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It’s Easy to Become a Cyberattack Target, but a VPN Can Help


You might think that cybercrime is more prevalent in less digitally literate countries. However, NordVPN’s Cyber Risk Index puts North American and Northern European countries at the top of the target list.

Even though data breaches top news headlines every other week, it’s still tempting to think that no one is interested in your data. But a hacker doesn’t need to target you in particular to get their hands on your most sensitive information. Let’s look at the cyber-threats out there and how a virtual private network (VPN) can help.

Attacks Skyrocketed During the Pandemic

While the world was adapting to the new normal, criminals took advantage of the chaos. From scams offering fake COVID-19 tests to ransomware attacks crippling health institutions, hackers weren’t sitting on their hands.

In March 2020, cyberattacks had surged by 400 percent compared to the previous months. By April, Google was blocking 18 million phishing and malware emails on a daily basis. In September, the world witnessed the first-ever ransomware-related death, when a hospital’s servers in Germany were encrypted and held to ransom. As a result, the hospital was forced to redirect patients elsewhere.

While not all cyberattacks are literally a life-or-death question, some can be seriously damaging. From a broken device to a drained bank account, falling victim to hackers will bring you a world of trouble.

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Being in a Developed Country Won’t Save You

You might think that cybercrime is more prevalent in less digitally literate countries. However, NordVPN’s Cyber Risk Index puts North American and Northern European countries at the top of the target list. The reasons? Time spent online and higher income.

A staggering 20 percent of the general population in the U.S. and the U.K. have been victims of cybercrime. These individuals tended to be younger and more tech-savvy.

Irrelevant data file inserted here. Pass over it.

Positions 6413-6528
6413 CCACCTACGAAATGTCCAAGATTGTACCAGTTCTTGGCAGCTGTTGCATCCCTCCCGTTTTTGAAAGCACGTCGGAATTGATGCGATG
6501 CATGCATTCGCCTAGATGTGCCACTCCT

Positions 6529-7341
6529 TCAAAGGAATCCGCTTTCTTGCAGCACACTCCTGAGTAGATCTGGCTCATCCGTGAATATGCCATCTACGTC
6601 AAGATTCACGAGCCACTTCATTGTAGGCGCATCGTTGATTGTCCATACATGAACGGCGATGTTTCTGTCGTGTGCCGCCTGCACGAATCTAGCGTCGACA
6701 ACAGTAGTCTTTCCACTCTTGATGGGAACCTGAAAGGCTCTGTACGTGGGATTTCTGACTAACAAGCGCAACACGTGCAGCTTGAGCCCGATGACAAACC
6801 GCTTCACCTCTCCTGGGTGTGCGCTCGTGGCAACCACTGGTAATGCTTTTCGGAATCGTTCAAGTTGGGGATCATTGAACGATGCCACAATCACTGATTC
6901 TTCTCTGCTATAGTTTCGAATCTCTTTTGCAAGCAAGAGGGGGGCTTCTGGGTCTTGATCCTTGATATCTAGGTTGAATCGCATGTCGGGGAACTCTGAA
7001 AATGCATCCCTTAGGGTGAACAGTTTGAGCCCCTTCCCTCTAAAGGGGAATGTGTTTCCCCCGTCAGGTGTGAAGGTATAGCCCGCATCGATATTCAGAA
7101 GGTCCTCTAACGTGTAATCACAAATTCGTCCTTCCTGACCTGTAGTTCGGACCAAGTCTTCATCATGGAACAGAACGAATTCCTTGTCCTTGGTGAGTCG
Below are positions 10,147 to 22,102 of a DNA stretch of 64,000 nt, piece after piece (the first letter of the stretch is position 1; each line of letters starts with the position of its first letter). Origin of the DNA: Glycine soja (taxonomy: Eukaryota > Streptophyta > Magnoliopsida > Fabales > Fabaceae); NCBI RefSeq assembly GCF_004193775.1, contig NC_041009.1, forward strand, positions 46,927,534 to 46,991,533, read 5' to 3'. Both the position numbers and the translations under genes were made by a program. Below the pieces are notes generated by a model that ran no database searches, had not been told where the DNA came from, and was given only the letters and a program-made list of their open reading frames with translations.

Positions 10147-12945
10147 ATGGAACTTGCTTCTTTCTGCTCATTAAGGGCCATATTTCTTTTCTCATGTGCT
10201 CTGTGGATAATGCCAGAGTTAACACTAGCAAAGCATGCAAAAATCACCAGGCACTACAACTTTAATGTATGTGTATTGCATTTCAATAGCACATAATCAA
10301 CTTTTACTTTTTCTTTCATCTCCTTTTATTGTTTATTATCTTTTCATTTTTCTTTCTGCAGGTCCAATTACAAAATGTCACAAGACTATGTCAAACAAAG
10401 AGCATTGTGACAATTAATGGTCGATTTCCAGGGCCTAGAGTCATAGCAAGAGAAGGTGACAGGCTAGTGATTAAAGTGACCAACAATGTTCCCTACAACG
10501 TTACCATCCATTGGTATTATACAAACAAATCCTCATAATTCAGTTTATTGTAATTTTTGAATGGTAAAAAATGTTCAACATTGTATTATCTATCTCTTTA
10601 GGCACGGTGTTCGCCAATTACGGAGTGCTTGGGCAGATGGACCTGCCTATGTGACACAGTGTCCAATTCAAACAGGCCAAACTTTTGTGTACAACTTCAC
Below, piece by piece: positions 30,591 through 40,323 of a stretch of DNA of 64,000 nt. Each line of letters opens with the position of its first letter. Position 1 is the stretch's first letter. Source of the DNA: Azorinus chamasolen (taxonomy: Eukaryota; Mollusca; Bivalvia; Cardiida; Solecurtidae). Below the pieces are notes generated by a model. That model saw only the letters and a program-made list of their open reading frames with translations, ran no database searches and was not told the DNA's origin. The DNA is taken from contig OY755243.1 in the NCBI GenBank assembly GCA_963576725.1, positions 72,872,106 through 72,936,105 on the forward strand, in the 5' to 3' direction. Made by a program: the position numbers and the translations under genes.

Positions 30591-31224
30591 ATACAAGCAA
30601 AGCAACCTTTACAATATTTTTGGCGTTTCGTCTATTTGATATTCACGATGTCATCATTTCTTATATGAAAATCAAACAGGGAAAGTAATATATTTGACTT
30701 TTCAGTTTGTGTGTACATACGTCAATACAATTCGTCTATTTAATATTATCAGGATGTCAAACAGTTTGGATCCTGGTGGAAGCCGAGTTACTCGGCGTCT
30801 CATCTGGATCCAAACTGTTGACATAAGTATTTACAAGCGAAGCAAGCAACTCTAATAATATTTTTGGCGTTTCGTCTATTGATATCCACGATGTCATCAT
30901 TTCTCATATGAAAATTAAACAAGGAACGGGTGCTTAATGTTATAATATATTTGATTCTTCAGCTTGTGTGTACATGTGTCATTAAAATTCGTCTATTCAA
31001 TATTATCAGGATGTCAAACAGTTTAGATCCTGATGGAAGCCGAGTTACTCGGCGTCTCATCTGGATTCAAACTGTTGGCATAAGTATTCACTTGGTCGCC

This doesn’t mean that being careful about cyber-risks is pointless. There are plenty of cyber-tools and digital habits that can help you level up your security.

How a VPN Protects Your Data

A VPN is a digital tool that improves your security and privacy online. It works by cloaking your online traffic with an encrypted tunnel. Encryption scrambles data, so not even your ISP can peek at what websites you visit.

A VPN also hides your IP address. An IP can reveal your location and your ISP. However, a VPN changes that. It redirects your connection through a secure server and changes your IP, hiding your location in the process.

Some services, like NordVPN for example, have extra features to advance your security. The “CyberSec” feature blocks annoying and malicious ads so you can surf online without dozens of pop-ups bombarding your device. It also blocks websites known for hosting malware, so you don’t end up accidentally infecting your gadgets.

NordVPN also provides a variety of specialty servers:

  • “Onion over VPN” combines the security of a VPN service with the anonymity afforded by the Onion Router.
  • Connecting from a restrictive country? Obfuscated servers hide the fact that you’re using a VPN in the first place. It masks VPN traffic as regular browsing activity so that you can enjoy the internet without restrictions.
  • The “Kill Switch” feature ensures that none of your data gets exposed. If your VPN connection drops even for a second, it disables all internet access until the VPN reconnects.

NordVPN also has a strict no-logs policy. It doesn’t collect your connection timestamps, session information, bandwidth usage, traffic data, IP addresses or any other data. So, even if someone were to ask about you, the service would have nothing to provide. You don’t have to take their word for it either — independent auditors have confirmed the policy.

Stay Safe Online by Following These Tips

A VPN is not the only way to stay secure online. Even though it’s a must in your digital protection toolkit, your safety also largely depends on your behavior. Here are the ways to safeguard yourself online:

  • Use strong and unique passwords. Keeping track of them all can be challenging, but using a password manager can help.
  • Use an antivirus. It’s going to be the first line of defense if your device does get infected.
  • Always update your software. Updates have critical vulnerability patches that hackers could otherwise exploit.
  • Keep a backup of your files. If criminals hold your files to ransom, having a backup may save you some money.
  • Use two-factor authentication (2FA) wherever possible. It gives you an additional layer of security against cybercriminals.
  • Don’t click on unknown links or attachments. If something looks suspicious or too good to be true, it probably is.
  • Avoid using public Wi-Fi. Hotspots often have weak security, so they’re easy to hack. If you must use public Wi-Fi, turn on your VPN first.

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